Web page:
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Solutions to reduce background Exposure...

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Chris Baldwin
Solutions to reduce background Exposure...
on Jun 3, 2005 at 9:35:06 pm

So a DP from out of town asked me to construct a 4' by 6' clear plastic sheet with a wooden frame and with ND 1.2 on it. The idea was to place this large piece of plastic behind an interview subject and to catch up four stops to the city scape background. We were on a open air patio with no windows to affix ND to. Long story short, you would need to be in a HVAC dust free room to affix ND to a static cling crazy piece of plastic 4' x 6'. It didn't work because we could get a clean application to the plastic that didn't cause a mosaic of focus through the plastic. I have no problem applying to glass windows but this just wouldn't work on the plastic.

My question is how do people do this? Is there a product or technique that can get you 4 stops of reduction of the background exposure, without lossing deep depth of field?

Yes we had a 1200 HMI and hit the subject pretty hard without a chimera, through a diffusion frame, and achieved a suitable image. But the DP wanted a good wide shot of the cityscape and we didn't have time to Green screen the subject.

So any thoughts?

Chris Baldwin
Shoulder High Productions
Media of the World; For the World!
http://www.shoulderhigh.com
newsletters@shoulderhigh.com


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Leo Ticheli
Re: Solutions to reduce background Exposure...
on Jun 3, 2005 at 10:07:18 pm

Time of day. Shoot at Magic Hour and you can make your key a little softer as well.

I would suggest a big black net, perhaps a 12' x 12', but your requirement for deep depth of field, makes that impossible.

If you can't lower the level of the background, you've got to raise the foreground level; that means a big HMI, say a 12 or 18 K.

Good shooting!

Leo
Director/Cinematographer
Southeast USA





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Bob Cole
Re: Solutions to reduce background Exposure...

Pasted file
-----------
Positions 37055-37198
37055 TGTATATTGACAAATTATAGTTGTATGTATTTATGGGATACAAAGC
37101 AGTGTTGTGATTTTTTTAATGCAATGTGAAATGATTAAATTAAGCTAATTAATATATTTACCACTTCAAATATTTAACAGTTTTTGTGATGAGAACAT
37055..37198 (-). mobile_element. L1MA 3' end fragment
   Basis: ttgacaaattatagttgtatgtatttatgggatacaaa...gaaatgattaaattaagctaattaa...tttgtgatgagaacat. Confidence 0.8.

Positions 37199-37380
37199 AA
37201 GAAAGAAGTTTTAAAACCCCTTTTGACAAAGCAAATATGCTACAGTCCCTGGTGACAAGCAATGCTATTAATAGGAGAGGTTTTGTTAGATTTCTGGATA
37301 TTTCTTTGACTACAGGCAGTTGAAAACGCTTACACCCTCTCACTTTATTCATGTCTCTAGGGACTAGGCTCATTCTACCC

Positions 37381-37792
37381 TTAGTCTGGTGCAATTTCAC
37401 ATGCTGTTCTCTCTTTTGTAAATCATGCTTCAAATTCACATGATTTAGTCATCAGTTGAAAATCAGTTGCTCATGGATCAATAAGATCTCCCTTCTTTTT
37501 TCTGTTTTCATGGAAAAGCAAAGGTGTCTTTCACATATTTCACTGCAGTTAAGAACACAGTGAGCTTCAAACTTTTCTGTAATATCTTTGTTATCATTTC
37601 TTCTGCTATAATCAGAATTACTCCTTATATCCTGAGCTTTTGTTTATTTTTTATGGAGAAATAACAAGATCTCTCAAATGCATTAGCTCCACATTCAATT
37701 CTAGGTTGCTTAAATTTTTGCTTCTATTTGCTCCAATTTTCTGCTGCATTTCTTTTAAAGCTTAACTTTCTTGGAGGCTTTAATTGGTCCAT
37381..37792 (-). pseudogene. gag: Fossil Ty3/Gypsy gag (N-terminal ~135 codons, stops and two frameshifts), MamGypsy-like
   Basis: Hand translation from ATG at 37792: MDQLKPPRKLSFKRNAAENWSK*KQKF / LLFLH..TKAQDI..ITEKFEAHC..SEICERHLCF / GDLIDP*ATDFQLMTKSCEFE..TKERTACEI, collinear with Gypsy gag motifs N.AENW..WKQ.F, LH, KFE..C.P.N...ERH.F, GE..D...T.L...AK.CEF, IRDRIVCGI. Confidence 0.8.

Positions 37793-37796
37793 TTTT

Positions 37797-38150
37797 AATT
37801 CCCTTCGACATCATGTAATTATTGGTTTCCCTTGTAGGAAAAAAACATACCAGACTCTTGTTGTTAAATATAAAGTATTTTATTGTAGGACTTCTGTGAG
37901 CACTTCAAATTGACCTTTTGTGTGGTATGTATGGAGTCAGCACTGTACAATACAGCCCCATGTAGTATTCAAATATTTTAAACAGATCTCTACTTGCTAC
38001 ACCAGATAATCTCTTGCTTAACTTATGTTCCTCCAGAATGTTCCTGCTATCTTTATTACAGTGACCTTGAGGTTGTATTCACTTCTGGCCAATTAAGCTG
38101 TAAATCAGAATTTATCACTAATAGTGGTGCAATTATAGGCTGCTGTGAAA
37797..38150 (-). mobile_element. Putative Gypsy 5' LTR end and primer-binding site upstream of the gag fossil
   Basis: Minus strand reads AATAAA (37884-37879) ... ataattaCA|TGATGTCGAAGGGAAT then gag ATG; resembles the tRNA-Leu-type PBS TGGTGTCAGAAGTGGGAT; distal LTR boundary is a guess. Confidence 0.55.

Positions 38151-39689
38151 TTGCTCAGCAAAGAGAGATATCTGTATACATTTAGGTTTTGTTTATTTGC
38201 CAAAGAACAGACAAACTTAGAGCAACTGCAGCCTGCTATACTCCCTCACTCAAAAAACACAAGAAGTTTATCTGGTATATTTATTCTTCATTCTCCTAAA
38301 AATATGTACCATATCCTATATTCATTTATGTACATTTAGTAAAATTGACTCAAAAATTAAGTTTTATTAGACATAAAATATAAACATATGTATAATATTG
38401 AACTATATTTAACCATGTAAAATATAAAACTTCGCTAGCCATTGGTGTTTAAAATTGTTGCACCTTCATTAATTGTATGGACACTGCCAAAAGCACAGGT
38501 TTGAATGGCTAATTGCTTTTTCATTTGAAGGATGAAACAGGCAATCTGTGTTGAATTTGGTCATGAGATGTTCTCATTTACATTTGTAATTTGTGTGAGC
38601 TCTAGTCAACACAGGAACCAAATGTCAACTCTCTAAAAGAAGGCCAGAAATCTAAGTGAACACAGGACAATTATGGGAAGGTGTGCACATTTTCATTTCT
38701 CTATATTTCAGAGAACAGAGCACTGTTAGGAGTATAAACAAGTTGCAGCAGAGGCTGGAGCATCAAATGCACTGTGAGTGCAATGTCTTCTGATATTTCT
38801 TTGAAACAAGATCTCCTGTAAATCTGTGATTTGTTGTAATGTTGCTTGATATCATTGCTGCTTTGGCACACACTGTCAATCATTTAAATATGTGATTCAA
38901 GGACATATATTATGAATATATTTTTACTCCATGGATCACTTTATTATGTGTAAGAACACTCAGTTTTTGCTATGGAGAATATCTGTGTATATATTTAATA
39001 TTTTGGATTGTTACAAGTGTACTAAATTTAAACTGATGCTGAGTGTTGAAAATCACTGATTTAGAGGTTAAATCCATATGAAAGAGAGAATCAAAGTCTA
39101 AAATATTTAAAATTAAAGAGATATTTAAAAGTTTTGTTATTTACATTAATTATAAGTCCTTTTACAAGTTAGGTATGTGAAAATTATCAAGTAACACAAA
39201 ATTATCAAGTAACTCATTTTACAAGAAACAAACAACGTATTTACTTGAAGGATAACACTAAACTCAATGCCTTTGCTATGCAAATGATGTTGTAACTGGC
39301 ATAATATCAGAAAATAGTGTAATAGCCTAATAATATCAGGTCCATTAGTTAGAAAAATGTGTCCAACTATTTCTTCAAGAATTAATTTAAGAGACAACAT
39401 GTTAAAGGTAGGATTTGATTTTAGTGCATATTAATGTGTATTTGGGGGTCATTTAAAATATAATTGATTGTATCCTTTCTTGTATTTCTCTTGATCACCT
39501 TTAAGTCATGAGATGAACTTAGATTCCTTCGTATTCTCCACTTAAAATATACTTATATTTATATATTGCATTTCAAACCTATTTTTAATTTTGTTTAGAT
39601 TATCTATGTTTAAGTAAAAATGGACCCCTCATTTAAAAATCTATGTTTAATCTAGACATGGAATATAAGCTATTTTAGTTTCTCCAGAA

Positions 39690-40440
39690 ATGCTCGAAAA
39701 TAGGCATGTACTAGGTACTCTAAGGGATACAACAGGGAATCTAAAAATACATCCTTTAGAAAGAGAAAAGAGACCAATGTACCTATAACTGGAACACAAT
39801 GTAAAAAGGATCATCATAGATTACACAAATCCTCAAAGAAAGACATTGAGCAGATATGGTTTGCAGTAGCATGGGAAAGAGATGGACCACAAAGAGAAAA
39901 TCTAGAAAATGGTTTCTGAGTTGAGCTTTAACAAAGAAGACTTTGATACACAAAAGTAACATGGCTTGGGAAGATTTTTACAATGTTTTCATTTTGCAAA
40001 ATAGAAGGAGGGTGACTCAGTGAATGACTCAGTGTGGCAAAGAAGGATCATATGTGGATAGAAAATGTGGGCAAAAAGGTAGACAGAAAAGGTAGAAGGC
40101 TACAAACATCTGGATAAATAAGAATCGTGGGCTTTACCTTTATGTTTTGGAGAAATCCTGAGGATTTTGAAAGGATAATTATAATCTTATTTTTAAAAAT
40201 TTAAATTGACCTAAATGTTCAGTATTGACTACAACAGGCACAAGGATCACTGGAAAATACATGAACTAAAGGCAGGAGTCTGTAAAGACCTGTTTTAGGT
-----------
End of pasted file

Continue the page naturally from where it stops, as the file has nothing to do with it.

on Jun 3, 2005 at 10:34:50 pm

Leo, when you use a net this way to reduce background luminance, do you have to be careful not to have any light from the key falling on it, or does that really matter?

There is a cheap-cheap solution used in booths at ballgames. When the producer wants to shoot the announcer in the booth, while showing the field in the background, they just tape up some dark screen material in the window. It seems to do the job.

-- Bob


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Leo Ticheli
Re: Solutions to reduce background Exposure...
on Jun 3, 2005 at 10:44:34 pm

Hi Bob,
Yes, you've got to cut the key light off the net.

I like the ND gel idea; since there is no window behind the subject, maybe a large piece of glass would work.

Best regards,
Leo
Director/Cinematographer
Southeast USA


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James Mulryan
Re: Solutions to reduce background Exposure...
on Jun 6, 2005 at 3:52:58 pm

Plexi ND?
Reflections can be a problem.
I really like the softening effect of using a net -- as long as you can get your subject away from it, keep light off of it, use a longer lens, and use a lot of nd on the lens to reduce depth of field thus hiding the net.


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Leo Ticheli
Re: Solutions to reduce background Exposure...
on Jun 6, 2005 at 3:59:39 pm

The net won't work because his DP is demanding wide depth of field.

Personally, I detest such shots where the background is in sharp focus, but perhaps there is some reason for it that trumps cinematic beauty.

Good shooting!

Leo
Director/Cinematographer
Southeast USA


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